Returning to Râmnicu Vâlcea in 1828, he was officially expelled from his teaching position, and, in 1828, he returned to work as a cantor for the Bucharest school on Podul Mogoşoaiei. Over the following decade, Pann authored a large panel of musical and literary works, including Noul Doxastar, which, adapted and partly recreated from Dionisie Fotino's version, assembled all officially-endorsed pieces of Christian music, and which he prefaced. According to his own testimony, this had required a major financial effort, one which almost caused his bankruptcy.
In 1837, he separated from Anica, with whom he had fathered a son (Gheorghiţă) and a daughter (Tinca). Anton Pann married a third and final time in 1840, to Catinca (the more common name of Ecaterina). All three of his wives survived his death; his son by Zamfira, Lazăr, was to become an Orthodox priest.
From 1842 to 1851, with support gained from Metropolitan Neofit, Pann was employed as a music teacher by the main seminary in Bucharest (in parallel, he continued to sing at the Albă Church). During those years, he began associating with famous lăutari of his day, and regularly attended the lively social gatherings held in the gardens and orchards of Mitropoliei Hill. A passionate collector of classical-Ottoman and Romani music, which formed the staple of the lăutari repertory ever since the Phanariote period, Pann later printed some of the earliest manele tablatures. This was matched by his interest in other musical traditions: in his churchly practice, he endorsed the tradition of Byzantine hymns and removed modulations of Levantine inspiration, while he was among the first of his generation to use modern notation and Italian markings for tempo.
In 1843, Pann established a printing press inside the Olteni Church, which published works by several authors of his day, as well as a long series of almanacs. He later confessed that this enterprise had drained his economies, and that he had relied on support from various benefactors. Upon Neofit's request, he also began the translation of various religious texts. Pann's comprehensive and innovative textbook for music, Bazul teoretic şi practic al muzicii bisericeşti ("The Theoretical and Practical Basis of Church music or the Melodic Grammar"), was officially endorsed by the Metropolitan and taught at the seminary after 1845 and became a template for similar works; in addition, his printing shop sold cheap copies of popular novels, such as the Alexander Romance, the Book of 1001 Nights, the Book of Til Owl-Mirror, and the Story of Genevieve of Brabant. In March 1847, Anton Pann authored an account of the Great Fire of Bucharest. During the latter disaster, his printing shop was heavily damaged, and he was only able to salvage the presses. He resumed his activities only in 1849, when he moved the business to a house owned by Catinca Pann on Taurului Street.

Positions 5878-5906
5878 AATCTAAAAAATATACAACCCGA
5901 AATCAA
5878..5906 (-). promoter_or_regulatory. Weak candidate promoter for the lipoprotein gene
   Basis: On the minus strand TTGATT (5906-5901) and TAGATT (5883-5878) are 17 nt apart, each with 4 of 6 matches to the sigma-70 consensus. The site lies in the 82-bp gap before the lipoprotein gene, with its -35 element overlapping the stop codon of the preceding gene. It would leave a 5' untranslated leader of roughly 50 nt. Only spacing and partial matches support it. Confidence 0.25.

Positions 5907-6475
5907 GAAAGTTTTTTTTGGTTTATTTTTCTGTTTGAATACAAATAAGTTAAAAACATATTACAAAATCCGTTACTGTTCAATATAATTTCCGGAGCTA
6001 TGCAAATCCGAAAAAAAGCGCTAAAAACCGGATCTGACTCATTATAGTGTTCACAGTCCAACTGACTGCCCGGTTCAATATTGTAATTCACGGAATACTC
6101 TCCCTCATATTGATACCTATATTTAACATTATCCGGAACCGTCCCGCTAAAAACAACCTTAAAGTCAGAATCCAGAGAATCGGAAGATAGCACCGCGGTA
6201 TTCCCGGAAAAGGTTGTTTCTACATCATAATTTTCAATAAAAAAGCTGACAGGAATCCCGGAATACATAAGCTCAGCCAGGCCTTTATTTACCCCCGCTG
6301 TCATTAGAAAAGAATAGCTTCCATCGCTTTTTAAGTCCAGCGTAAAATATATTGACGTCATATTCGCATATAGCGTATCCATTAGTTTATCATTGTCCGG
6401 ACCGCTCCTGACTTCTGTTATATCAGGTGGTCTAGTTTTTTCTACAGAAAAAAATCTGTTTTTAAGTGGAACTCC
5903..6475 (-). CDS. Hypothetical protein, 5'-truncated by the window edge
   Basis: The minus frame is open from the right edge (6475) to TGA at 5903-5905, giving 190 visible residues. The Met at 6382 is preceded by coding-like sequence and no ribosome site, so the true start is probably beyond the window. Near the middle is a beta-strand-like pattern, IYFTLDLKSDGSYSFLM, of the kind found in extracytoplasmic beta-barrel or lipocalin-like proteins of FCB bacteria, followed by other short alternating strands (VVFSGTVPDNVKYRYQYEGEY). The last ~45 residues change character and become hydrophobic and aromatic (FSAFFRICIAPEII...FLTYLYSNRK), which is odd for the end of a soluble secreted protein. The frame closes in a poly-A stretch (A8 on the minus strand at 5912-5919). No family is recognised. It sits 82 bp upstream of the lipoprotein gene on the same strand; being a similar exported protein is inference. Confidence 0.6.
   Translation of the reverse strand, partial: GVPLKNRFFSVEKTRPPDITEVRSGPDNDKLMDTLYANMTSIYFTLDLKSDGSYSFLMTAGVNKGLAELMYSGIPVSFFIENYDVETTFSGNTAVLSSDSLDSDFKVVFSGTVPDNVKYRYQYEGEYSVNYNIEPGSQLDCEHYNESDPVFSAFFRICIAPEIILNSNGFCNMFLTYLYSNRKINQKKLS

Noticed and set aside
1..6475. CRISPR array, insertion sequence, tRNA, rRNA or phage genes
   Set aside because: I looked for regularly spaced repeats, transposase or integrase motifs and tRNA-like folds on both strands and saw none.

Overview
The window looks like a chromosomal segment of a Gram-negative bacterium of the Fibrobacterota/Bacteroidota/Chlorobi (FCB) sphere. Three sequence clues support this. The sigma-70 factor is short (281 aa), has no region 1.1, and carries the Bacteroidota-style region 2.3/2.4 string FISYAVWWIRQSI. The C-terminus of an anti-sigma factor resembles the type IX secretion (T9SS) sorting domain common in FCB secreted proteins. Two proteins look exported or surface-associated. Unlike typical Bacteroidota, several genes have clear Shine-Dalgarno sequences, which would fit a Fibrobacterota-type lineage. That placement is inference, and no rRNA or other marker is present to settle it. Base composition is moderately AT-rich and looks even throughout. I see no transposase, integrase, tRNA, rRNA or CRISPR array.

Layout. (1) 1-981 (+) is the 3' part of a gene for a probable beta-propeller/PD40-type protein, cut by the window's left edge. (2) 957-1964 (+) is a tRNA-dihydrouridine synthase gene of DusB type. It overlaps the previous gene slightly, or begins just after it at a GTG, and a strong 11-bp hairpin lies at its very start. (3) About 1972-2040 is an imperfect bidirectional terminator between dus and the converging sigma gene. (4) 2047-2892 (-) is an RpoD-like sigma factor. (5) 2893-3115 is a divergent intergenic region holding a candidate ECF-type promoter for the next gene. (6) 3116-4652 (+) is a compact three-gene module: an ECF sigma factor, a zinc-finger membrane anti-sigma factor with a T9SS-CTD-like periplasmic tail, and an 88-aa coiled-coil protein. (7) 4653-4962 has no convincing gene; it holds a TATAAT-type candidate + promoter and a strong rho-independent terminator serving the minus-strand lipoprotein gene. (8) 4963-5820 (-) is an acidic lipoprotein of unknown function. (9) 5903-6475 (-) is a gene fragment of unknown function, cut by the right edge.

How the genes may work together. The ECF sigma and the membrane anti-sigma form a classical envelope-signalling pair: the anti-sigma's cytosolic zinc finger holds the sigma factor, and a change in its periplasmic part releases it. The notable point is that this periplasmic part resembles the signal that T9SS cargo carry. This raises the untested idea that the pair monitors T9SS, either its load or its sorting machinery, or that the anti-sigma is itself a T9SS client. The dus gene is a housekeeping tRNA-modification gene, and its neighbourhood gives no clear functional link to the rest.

In 1848, he published a lexicon of words and expressions in Romanian, Russian and Ottoman Turkish. Later in the same year, Pann sided with the liberal revolutionaries in their action against Prince Gheorghe Bibescu, was a supporter of the new Wallachian Provisional Government, participating in popular rallies in Craiova and Râmnicu Vâlcea (see 1848 Wallachian revolution). The following year, after falling severely ill, he wrote down the first version of his testament in verse (Adiata), in which he asked to be buried in Viforâta Monastery (where he hoped that his wife Catinca would become a nun). After a series of other satirical works, Pann produced a collection of writings centered on the figure of Nastratin Hogea and owing inspiration to Balkan folklore at large (first published in 1853).